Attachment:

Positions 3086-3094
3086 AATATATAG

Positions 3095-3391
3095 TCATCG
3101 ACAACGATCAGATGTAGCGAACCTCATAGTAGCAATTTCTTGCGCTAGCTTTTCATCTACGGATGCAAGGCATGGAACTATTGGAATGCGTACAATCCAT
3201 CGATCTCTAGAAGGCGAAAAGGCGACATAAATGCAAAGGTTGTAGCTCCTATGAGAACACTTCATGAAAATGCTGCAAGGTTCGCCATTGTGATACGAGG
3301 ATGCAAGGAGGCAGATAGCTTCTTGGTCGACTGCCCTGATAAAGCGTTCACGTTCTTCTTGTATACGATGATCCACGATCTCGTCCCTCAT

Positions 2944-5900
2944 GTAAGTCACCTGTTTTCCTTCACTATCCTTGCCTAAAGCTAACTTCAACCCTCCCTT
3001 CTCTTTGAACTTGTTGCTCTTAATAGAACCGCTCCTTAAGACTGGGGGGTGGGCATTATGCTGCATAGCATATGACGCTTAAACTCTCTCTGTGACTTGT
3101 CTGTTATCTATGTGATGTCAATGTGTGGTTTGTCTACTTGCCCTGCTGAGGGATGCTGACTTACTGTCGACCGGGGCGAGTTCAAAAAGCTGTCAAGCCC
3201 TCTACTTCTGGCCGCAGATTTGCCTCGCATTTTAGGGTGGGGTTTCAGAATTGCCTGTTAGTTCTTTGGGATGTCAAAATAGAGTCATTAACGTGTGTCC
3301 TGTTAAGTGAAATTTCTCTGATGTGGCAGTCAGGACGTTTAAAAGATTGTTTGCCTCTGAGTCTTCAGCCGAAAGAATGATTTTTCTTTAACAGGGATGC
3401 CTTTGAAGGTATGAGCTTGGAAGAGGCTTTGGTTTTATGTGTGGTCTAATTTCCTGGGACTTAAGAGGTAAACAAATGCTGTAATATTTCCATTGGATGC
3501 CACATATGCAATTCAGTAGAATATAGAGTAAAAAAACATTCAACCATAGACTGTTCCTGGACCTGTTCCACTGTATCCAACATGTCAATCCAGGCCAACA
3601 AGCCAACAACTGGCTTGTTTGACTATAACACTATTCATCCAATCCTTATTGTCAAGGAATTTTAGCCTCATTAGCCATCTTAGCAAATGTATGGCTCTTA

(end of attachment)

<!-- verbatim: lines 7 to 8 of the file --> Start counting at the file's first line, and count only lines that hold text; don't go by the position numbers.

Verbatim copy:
3301 ATGCAAGGAGGCAGATAGCTTCTTGGTCGACTGCCCTGATAAAGCGTTCACGTTCTTCTTGTATACGATGATCCACGATCTCGTCCCTCAT

Positions 2944-5900